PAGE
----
Their little camper top barn would be great for buck housing
And can I just take a moment to talk about how much I LOVE them? 💕

I always thought I wanted goats, but the realistic side of me knew that you either are a got person or you aren't. I thought their antics might get on my nerves, but I've come to find that I most definitely AM a goat person. 😊

I even like the way they smell! (That may change when we get a buck, however.)

They have such wonderful dispositions, and wherever we go on the farm, there they are with us, tagging along for our adventures. 

They are mostly waiting for some scratches or whatever forage I can yank down for them, but they do indeed seem to enjoy our company.

They are also extremely good with my son.

I can hardly wait to throw some BABY GOATS into the mix, but I must be patient.

Speaking of expanding herds, we have plenty of rabbits right now!

I've been evaluating our first round of grow-outs from December trying to decide if I want to keep anybody.

I was the most impressed with Sylvia's litter.

She's a sizeable rabbit (I'm going to guess 11 pounds) and had a good-sized litter. They have also been the fastest growing of the bunch - even more so than my purebred NZR's.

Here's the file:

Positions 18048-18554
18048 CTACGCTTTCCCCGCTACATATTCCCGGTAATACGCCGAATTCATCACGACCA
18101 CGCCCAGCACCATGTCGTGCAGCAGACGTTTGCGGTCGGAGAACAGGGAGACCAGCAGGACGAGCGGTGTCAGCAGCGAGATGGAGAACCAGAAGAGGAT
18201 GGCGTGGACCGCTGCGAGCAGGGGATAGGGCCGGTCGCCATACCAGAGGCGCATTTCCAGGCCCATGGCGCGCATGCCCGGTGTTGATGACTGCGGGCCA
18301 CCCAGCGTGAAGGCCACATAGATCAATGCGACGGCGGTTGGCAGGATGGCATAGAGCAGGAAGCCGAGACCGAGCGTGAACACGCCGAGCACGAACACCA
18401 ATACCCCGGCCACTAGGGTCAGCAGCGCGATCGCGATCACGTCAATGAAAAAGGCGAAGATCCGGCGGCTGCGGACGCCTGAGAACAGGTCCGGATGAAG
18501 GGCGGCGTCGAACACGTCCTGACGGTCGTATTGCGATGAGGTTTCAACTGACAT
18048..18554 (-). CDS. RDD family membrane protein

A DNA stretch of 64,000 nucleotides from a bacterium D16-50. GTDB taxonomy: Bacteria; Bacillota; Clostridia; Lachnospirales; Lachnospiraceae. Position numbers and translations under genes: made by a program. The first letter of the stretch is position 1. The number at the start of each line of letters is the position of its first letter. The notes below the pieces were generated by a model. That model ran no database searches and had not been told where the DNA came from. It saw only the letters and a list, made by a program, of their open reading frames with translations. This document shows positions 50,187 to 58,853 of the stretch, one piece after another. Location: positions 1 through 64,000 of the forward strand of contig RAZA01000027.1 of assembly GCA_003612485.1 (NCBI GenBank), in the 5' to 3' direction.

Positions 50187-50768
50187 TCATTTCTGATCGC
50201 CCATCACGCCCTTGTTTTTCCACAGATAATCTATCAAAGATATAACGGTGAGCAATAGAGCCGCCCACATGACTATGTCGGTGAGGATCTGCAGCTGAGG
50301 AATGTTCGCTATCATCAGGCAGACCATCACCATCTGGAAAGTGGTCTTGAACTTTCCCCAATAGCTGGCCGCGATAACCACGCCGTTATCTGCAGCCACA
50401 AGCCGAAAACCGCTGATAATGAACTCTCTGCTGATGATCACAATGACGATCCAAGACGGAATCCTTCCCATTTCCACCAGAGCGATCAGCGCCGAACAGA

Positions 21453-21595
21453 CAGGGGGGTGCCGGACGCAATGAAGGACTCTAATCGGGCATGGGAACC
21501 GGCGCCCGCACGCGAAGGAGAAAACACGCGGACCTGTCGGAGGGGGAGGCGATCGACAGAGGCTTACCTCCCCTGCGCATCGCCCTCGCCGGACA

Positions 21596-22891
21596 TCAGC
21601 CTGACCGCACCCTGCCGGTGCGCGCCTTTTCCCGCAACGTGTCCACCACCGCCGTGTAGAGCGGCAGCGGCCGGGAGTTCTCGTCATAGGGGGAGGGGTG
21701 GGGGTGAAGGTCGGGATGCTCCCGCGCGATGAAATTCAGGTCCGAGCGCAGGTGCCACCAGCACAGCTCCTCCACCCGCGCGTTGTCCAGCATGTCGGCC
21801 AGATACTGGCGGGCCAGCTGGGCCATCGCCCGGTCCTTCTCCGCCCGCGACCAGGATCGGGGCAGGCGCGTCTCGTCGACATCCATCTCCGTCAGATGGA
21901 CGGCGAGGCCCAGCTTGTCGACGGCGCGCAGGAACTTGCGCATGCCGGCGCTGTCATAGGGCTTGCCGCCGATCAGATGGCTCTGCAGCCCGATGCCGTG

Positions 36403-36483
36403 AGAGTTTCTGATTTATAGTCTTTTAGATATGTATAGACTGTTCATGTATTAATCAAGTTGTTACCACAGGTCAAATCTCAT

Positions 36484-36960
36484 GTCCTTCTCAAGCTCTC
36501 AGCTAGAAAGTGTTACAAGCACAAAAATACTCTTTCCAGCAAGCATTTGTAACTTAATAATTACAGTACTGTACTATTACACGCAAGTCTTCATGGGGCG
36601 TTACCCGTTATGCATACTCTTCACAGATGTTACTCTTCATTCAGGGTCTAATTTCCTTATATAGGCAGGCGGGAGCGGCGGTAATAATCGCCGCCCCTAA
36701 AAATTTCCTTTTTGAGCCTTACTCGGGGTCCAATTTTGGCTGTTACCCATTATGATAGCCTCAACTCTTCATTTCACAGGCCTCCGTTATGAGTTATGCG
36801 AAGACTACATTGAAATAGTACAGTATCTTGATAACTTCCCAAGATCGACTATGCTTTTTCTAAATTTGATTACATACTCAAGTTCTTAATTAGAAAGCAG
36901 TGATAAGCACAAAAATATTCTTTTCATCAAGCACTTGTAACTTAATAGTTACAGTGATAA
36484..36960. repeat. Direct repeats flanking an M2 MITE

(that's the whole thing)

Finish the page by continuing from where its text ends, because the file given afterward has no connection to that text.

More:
So I may keep a broken red doe for my NZ program.

I may finally have to cull my old Creme buck.

I've given him over a year of chances at getting my does bred, but he just can't get the job done.

I really need the cage space, and as badly as I want to perpetuate the breed, it just isn't feasible at the moment. I will just focus on my New Zealands, for the time being.

I got my first steel from REW Kaya and broken red Big Boy.

This kit caught my eye from the beginning, and I was hoping it was a doe. But it's a buck, naturally.....

So I may cull Turn and keep this guy instead.

Not that steel benefits my red breeding program any. I just think it's pretty. 😍

My two home-grown red mamas have done well, and are both bred back.

Actually, all 7 of the does are bred back for late January and early February litters.

We will have plenty for the freezer this go-around, since there have been virtually no interested buyers.

They come out in droves during my off season, but fall silent when I finally have kits to sell.

We are planning to save more for feeding the dogs, so they certainly won't go to waste.

All that poop definitely isn't going to waste either!

I've managed to cover nearly a quarter of garden space with poop from our rabbits. That combined with the goats' droppings should make for an awesome garden this year!

Most of the Muscovies have found a new home.

We really enjoyed having them around, but the males were becoming increasingly aggressive towards the Appleyards, dragging down and mating with both males and females alike.

A majority of them got sent off to another farm, leaving one male that was raised with them (which will be going into the freezer soon), and two males and one female that we brought over from the park.

The hen checking our our porch